Thursday, October 28, 2010

Pomegranate Season

One of the reasons I love the fall so much in Southern Utah is because it is the the time of year we harvest pomegranates.
(yes, we are also basking in the warm sunshine, while the Northern part of the state is being blanketed in snow, but I will try and hold back on the "neener neeners".

What is there not to love about this delicious fruit that is full of antioxidants, fiber, vitamin C, potassium, and niacin.

There are many varieties of pomegranates. The pinks are a little more sweet, and children often like them most for eating straight from the shell.

Did you know that there are exactly 840 seeds in every pomegranate?
Some people become frustrated trying to separate the seeds from the membrane. My BIL Stan McConkie has a very EASY technique for removing the seeds quickly. See post How To Seed A Pomegranate 10/28/09

The red pomegranates are more tart and make wonderful jelly.
I am fortunate that the McConkie's generously invite me over and let me pick fruit from their trees.

If you live locally, and don't have access to pomegranate trees, there is also the option of attending the Pomegranate Arts and Crafts Festival in Logandale, Nevada, held every year on the first weekend in November.
The Festival is like an old county fair, celebrating the Harvest of The Pomegranate. There are artists and vendors selling everything pom from fruit and jelly to artwork.

I've been busy making batches of jelly.

3 1/2 C. pomegranate juice
1/4 C. lemon juice
1 package pectin
5 C. sugar
Put fruit and lemon juice in an 8 quart saucepan. Add pectin and stir thoroughly. Make sure all the pectin is dissolved. Put mixture on high heat and bring to a boil. Stir constantly to keep the jelly from scorching. Add sugar and mix well. Stir constantly to a boil so it can't be stirred down.
Boil EXACTLY 2 minutes. Remove from heat and fill jars.
*The recipe says to water bath, but Kathy never does. She adds a clean hot lid, twists on a ring and the jars usually seal on their own. If she ever has one that doesn't seal, she will add a little melted paraffin wax on top.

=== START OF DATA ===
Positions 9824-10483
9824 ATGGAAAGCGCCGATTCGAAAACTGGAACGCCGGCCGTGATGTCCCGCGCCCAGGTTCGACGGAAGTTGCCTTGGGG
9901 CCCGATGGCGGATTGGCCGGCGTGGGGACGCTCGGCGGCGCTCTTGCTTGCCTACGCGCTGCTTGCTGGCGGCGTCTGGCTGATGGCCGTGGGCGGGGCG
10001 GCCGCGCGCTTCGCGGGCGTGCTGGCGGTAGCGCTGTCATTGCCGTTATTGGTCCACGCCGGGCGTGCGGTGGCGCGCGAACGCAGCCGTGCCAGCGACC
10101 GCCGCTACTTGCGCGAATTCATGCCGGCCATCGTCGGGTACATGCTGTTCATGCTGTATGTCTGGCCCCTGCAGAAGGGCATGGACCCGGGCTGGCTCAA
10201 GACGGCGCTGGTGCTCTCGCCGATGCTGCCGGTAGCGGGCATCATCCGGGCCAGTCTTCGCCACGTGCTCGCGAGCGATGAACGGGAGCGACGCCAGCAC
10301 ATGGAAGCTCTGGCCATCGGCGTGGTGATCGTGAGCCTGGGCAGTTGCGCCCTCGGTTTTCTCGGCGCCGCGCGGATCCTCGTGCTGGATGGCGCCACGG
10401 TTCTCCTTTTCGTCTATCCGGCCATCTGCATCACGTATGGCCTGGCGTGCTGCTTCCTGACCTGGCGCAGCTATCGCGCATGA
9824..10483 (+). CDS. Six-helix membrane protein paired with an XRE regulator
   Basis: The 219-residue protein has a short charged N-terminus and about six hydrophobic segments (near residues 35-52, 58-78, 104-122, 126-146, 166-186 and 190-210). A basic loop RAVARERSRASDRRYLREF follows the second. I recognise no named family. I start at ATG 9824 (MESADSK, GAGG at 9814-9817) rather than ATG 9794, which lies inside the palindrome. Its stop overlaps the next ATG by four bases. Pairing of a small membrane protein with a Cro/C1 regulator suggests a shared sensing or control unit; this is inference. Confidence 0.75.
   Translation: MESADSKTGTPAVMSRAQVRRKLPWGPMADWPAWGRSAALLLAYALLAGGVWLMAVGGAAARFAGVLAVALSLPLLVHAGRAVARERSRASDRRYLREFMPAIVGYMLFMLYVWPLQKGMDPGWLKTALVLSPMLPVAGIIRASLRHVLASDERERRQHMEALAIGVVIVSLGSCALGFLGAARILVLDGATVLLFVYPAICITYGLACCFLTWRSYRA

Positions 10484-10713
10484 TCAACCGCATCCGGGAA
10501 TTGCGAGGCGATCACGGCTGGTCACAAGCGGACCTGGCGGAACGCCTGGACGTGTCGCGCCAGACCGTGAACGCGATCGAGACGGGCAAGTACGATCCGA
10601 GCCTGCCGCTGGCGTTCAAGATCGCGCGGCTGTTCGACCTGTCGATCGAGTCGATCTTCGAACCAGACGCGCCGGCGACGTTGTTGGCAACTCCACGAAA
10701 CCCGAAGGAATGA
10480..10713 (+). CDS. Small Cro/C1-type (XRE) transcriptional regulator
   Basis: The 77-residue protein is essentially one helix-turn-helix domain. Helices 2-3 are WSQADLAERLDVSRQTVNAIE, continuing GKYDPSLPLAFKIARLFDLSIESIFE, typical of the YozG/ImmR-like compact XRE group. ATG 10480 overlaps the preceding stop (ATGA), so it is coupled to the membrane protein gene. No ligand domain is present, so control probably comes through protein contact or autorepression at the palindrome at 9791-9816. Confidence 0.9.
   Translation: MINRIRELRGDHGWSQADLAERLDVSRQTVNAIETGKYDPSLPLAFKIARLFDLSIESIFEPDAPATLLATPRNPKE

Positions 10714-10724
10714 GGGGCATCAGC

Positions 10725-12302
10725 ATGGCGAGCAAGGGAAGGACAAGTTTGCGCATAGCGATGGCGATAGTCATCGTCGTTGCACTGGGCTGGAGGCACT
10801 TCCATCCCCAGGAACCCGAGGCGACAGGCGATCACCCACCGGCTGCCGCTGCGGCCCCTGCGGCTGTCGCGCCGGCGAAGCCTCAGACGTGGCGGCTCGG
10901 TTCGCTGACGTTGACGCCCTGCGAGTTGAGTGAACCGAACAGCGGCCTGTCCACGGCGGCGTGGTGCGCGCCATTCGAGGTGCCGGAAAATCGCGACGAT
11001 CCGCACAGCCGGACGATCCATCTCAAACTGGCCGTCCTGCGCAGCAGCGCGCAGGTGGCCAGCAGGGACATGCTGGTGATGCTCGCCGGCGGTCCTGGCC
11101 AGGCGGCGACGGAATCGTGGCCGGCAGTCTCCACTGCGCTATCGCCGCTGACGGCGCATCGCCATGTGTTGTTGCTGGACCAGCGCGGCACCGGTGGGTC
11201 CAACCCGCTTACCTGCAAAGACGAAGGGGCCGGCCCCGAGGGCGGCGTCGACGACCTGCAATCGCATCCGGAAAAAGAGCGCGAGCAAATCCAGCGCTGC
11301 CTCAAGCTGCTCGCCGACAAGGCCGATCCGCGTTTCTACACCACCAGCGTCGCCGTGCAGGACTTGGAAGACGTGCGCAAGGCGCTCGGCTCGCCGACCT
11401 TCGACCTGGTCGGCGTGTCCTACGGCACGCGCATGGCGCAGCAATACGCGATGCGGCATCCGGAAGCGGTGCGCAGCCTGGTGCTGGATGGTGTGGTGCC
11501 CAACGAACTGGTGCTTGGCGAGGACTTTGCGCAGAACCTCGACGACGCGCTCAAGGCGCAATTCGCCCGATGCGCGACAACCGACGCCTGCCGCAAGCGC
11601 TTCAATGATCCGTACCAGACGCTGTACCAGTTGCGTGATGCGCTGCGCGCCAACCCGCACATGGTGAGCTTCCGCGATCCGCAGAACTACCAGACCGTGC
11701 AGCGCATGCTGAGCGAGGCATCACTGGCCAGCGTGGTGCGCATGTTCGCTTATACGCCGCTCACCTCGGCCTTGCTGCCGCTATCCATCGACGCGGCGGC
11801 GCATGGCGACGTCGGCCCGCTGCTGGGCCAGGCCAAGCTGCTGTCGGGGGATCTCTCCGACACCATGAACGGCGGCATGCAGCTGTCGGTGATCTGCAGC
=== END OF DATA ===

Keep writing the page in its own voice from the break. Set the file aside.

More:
Laura said...

You are so lucky to be able to pick your own pomegranites! We love them too, but have to settle for getting them from the store, which we've been doing in abundance this week now that they are in season. So good and so good for you!

beth said...

I have one pomegranate tree that we enjoy every year. Love to eat the seeds right out of the skin!

Char said...

Thank you so much for the info. We love Pomegranates.

Wonky Girl said...

We have a tree planted last year. They are so easy to grow and this one has yeilded about two dozen fruits, not bad for first crop. Thanks for the links on how to seed and make jam.

Anonymous said...

I had a pomegranate tree, also. We used several methods to get the precious juice for jelly. The best method, IMHO, is to use an electric orange juice reamer. Just cut that baby in half and treat it like an orange. We used to get a wheelbarrow full of huge, beautiful pomegranates from our tree, so when I see the puny, expensive ones in the store I shed a tear of remembrance. And keep walking.

Nanette Merrill said...

Last year Dawn sent me some of hers. Delicious. Pomegranates are so good for you! I was reading what was good for eyes. And these are.

Jane's Fabrics and Quilts said...

Oh how yummy!! You are so lucky! Where we live we get fresh sweet corn in the late summer.

Dirt Road Quilter said...

Yum! Made me homesick for the pomegranite trees we had when we were in the mountains in Texas. The kids used to snack on them while we checked waters and cattle in the pastures. Your post made me hungry for that jam. I'll have to see if I can scrounge some up and plan on planting a tree next year!

Browndirtcottage said...

Your cute little jars look industrious of you! What I wouldn't do to have pomegranates growing out in my backyard..oh yum yum!!

Glenna @ Hollyhock Quilts said...

Makes me want to get back to St. George very soon! Yum!

Jan Marie said...

Yummm Dixie salad. I love it but it is hard to get good pomegranates. We once lived in Hurricane so store bought pomegranates just don't cut it.

Truffle queen said...

I had two poms on the counter and thought I'd try your easy way to "seed" them! They were already too dry - guess I'll let them dry out and spray them gold for Christmas decor! I'll go buy more today! Thanks for the lesson!